An absence of non-COVID-related news has forced NFL talking heads to increase the temperature of their respective takes, if only to preserve the attention span of their audiences. What were hot before are now merely lukewarm, and what were nuclear are the new baseline.
Exemplifying this paradigm shift is FS1’s Nick Wright, who argued Friday that the Dallas Cowboys are an ideal suitor for free-agent quarterback Jameis Winston. Wright pointed to the arrival of offensive-minded head coach Mike McCarthy and the team’s ongoing contractual standoff with incumbent QB Dak Prescott as reason enough to sign the former Pro Bowl passer.
The intimation: It’s cheaper — and arguably wiser — to pay Jameis than give in to Dak’s demands.
“It would be a shot across the bow to the agent of their starting quarterback who seems really deadset on his client becoming one of the two or three highest-paid people in the history of the sport. All the Dallas Cowboys have done is send love letters to Dak Prescott. Jerry and Stephen Jones, for two years, have been saying, ‘He’s our franchise quarterback.’ Saying how much they love him. How they know he’s the face of the franchise, the future of the team. They’ve been doing all that despite the fact he’s not under contract. They thought they were gonna get a deal done last September, and then they didn’t. Then all year long, they didn’t. And then this offseason, they offer him reportedly $110 million guaranteed, around $33 million per year … and Dak Prescott is coming off a season where the team’s healthy, no one in the division runs away with it, where they don’t make the playoffs. Dak Prescott and his agent look at that offer and says, ‘If it doesn’t have record-setting numbers, I’m not interested.’
“I do wonder what bringing in a former number one overall pick to back up Dak Prescott would do to those negotiations. Because, right now, Dak Prescott seems to want a pay grade that is not commensurate with his production.”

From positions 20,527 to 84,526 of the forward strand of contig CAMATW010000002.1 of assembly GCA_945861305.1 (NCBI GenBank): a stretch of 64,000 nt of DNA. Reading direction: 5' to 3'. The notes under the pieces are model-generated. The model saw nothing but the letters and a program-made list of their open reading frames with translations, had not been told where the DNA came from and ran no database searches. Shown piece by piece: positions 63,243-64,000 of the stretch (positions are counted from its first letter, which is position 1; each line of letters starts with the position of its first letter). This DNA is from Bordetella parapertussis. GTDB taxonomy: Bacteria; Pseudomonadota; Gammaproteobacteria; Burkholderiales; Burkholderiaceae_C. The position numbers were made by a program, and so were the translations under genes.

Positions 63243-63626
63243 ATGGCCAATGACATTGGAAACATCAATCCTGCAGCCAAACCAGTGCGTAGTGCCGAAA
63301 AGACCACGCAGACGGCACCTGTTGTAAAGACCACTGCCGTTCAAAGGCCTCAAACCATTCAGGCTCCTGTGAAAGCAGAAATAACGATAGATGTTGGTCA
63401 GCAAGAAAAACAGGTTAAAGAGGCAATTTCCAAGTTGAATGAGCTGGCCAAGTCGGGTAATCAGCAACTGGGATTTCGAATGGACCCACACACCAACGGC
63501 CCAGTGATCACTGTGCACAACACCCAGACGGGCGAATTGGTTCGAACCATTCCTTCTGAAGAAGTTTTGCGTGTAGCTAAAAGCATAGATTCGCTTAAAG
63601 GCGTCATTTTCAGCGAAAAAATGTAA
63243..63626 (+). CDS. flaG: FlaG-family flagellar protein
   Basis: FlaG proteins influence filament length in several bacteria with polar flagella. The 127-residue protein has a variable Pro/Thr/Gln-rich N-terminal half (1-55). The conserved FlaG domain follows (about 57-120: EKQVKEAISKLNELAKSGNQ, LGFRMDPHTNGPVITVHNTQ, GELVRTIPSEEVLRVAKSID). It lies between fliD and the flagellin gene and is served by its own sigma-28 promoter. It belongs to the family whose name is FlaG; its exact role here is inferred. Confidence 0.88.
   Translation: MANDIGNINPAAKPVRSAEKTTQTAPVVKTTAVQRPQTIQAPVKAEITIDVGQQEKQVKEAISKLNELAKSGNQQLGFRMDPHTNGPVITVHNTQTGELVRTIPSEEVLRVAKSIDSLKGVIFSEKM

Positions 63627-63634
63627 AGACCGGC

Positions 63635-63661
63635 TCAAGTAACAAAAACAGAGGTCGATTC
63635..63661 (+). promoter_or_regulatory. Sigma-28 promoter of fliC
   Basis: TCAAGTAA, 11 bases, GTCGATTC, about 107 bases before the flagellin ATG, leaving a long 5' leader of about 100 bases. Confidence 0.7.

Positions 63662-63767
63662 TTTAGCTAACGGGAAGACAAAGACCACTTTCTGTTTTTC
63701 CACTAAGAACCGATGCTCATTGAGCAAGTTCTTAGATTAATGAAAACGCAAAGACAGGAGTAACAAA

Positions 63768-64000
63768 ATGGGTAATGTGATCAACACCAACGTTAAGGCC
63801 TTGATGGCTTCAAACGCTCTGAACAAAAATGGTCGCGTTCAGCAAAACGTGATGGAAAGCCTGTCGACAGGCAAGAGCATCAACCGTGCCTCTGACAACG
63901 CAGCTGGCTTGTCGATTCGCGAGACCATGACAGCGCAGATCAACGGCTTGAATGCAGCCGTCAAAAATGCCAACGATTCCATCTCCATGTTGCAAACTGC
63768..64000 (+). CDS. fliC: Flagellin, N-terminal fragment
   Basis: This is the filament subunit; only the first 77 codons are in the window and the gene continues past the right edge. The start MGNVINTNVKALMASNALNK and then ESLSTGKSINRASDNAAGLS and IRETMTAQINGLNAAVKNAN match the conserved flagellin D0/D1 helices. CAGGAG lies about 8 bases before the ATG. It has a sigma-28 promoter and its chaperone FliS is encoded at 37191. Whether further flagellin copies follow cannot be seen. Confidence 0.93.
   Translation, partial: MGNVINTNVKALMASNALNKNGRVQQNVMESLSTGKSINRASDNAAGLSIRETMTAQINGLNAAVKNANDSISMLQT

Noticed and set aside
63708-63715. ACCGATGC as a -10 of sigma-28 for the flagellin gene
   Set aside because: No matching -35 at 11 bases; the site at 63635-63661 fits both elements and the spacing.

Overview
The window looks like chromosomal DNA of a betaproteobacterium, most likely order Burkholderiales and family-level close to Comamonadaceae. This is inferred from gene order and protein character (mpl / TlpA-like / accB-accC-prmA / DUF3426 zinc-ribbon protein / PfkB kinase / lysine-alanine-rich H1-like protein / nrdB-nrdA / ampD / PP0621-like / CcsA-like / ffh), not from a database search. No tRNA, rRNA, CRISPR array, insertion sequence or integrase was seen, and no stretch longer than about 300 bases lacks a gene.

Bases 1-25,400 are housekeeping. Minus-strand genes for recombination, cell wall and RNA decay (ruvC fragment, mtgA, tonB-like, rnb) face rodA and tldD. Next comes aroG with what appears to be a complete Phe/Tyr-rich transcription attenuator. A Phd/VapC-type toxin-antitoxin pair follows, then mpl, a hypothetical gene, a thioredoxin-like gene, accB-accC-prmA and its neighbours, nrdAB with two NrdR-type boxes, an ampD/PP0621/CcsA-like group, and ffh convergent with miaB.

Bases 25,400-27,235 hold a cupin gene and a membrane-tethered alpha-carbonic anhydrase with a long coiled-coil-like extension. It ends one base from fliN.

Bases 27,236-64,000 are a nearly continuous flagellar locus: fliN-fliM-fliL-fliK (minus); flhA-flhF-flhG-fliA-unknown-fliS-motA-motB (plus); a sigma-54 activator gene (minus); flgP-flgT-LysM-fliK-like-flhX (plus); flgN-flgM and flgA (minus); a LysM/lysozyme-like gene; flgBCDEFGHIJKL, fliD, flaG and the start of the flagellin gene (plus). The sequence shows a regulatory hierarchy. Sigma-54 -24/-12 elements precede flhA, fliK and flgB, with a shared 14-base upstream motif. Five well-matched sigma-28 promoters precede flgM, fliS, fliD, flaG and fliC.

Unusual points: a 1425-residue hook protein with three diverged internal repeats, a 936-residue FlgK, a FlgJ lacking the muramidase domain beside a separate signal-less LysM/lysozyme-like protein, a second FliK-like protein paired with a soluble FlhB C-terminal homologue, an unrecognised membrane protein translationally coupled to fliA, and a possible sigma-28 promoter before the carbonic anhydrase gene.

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Cowboys Unlikely to Agree
Even the most mediocre starting-caliber signal-callers rarely hit the open market, and they’re usually scooped up lightning-quick on the off-chance they do. There’s a reason why Tampa Bay declined Winston’s option, sending him to free agency. There’s a reason they replaced him with 43-year-old Tom Brady. And there’s definitely a reason why no team has since touched Winston, nor have been rumored for his services.
It’s not for a lack of talent, as Winston led the NFL last season with a whopping 5,109 yards on 380-of-626 passing (60 percent), thriving under QB whisperer Bruce Arians. It’s for a lack of consistency, as Winston — who lives and dies by long, jump-ball attempts — consequently tossed a league- and career-high 30 interceptions while also fumbling 12 times, losing five.
Consistency is something the Cowboys have wanted from Prescott, and he delivered in 2019 with 4,902 yards (second-most in the NFL), 30 touchdowns and 11 interceptions on 65.1-percent passing. He achieved the second-highest QB rating of his career (99.7) despite a personal-best 596 attempts. He, too, cut his number of fumbles from 2018 (12) in half.
McCarthy is seeking to build on Prescott’s pinpoint production and help him evolve further. That same exercise would be entirely futile, and counterproductive, with Winston’s skill-set.
Dallas Already has a Backup
… and his name’s Cooper Rush, who officially signed his restricted free agent tender last month. He’s due to collect $2.1 million for the 2020 campaign, his third straight as Prescott’s understudy. That’s a lot cheaper than what Winston would garner, even on a prove-it deal.
Dallas probably will explore an outside option via this month’s draft, but as Wright mentioned himself, they appear genuinely invested — emotionally and monetarily — in the 2016 fourth-round pick. Such is why they slapped the $33 million franchise tag on him. Such is why they’re resigning themselves to emptying the Brink’s truck at his feet.
Follow Zack Kelberman on Twitter: @KelbermanNFL